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I have a toilet i replaced in a downstairs bathroom that no one uses (no one lives downstairs and rarely goes down there). This is a three floor house and just me and my brother.

It continually slowly flushes where it seems like there is a slow clog. I go down there with a plunger and clear it to where it flushes normally. We leave it alone a week and go to flush it and it slowly flushes ( water fills the bowl and slowly drains) after that. I have used a home depot snake and made sure the toilet is cleared as far as the snake goes (4ish feet maybe).

I've used the restroom after clearing it to make sure it works and it works fine after that for about a week.

I am at a loss for what I can try next and nothing seems to continually clog it.

What could possible be causing this? Googling hasn't given me any answers so maybe someone on here as experienced this? House was built in 1968.

  • The other 2 restrooms (upstairs) work perfectly fine – bluerojo Aug 25 '17 at 4:43
  • I also had the house snaked before i bought it (from the outside line to the street) with no issues or cracks – bluerojo Aug 25 '17 at 4:44
  • This is at the lowest point in your house? You said you snaked the drain from the trap to the street? So eliminate between the trap to the toilet and actually to the other line (T) that goes to the next upstream item. Perhaps the use of the other toilets and how the run is plumbed is allowing the waste to feed back into the piping for the downstairs toilet. Or the clog is elsehwere and forcing other waste towards the basement toilet – noybman Aug 25 '17 at 5:27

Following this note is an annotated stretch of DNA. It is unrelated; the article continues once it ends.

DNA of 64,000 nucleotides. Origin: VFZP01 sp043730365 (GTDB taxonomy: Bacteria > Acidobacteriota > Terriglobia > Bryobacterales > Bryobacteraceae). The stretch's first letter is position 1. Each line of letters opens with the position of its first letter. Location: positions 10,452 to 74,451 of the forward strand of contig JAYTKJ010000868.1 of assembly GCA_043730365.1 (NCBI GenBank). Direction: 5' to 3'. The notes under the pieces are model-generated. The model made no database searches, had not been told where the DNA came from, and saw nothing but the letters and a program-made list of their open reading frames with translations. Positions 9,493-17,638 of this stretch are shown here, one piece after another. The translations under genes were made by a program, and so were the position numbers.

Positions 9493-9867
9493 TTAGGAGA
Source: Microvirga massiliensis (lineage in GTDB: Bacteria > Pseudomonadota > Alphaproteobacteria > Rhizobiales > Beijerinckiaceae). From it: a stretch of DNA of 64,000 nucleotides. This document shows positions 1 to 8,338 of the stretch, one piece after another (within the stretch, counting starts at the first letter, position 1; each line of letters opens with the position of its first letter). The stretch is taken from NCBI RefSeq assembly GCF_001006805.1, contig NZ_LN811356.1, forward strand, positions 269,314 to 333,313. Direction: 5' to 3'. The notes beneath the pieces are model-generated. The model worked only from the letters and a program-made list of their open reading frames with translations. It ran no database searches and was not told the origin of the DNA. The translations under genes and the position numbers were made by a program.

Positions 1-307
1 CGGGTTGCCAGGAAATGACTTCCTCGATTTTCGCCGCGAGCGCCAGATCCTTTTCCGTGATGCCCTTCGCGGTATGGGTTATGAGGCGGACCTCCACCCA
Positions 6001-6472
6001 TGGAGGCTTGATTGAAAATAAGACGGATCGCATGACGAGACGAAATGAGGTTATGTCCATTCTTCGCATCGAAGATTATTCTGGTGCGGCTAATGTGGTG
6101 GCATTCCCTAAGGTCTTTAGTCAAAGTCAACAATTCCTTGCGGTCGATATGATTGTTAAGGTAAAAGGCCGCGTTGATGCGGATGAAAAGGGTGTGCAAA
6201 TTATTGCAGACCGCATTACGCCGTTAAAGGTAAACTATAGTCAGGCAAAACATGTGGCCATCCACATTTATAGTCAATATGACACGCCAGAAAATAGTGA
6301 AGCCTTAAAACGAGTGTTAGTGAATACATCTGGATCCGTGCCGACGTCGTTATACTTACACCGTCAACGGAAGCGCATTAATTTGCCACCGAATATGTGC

• Not necessarily the lowest. Lowest toilet. About 4ish feet lower is my basement and the actual water line. Lowest toilet and drain in my house – bluerojo Aug 25 '17 at 5:46
  • Stuff could be getting caught on it, in it. – noybman Aug 25 '17 at 5:54
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This problem could be caused by a bad slope in the waste line from the lower level toilet out to the exit point. As the upper level toilets are used the line to the lower toilet back fills and eventually creates the equivalent of a clog.

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  • Except that the drawing you give doesn't match what he answered in my questions above, so while slope could be a factor, I believe you need to move the bottom toilet and slope UP ONE to the center toilet, then, as is common, stick a LIP on the inside of the "T", allowing it to help catch the content from above, thus, allowing it to sit in the pipe. – noybman Aug 25 '17 at 12:48
  • What would be the fix for something like this? Looks expensive in my mind – bluerojo Aug 25 '17 at 14:45
  • First step would be to wait until "clogged" again. Then remove the toilet and get someone with a snake camera to view the inside of the pipe back to the main junction to see it there is standing water and "stuff" in the pipe. If so then the fix unfortunately is quite ugly by having to remove the floor over the pipes (assuming this is a basement concrete floor) to gain access and work out the routing to get proper slope. Another stop gap thing would be to put an automatic flush timer on that toilet and get it to flush every couple of days. – Michael Karas Aug 25 '17 at 15:02
  • At this point, we are giving you the most likely case based on what you've told us. If you aren't confident in tackling this then call a pro. Doing it yourself would involve further investigation to make sure this is the cause, and then correcting the slope and/or correcting the blemish causing the issue to occur. – noybman Aug 25 '17 at 15:04
  • Thank you very much. This seems reasonable and the diagram simplifies the explanation and may align with how my sewage lines are ran. Time to call a pro and hopefully pay thousands! – bluerojo Aug 27 '17 at 22:55

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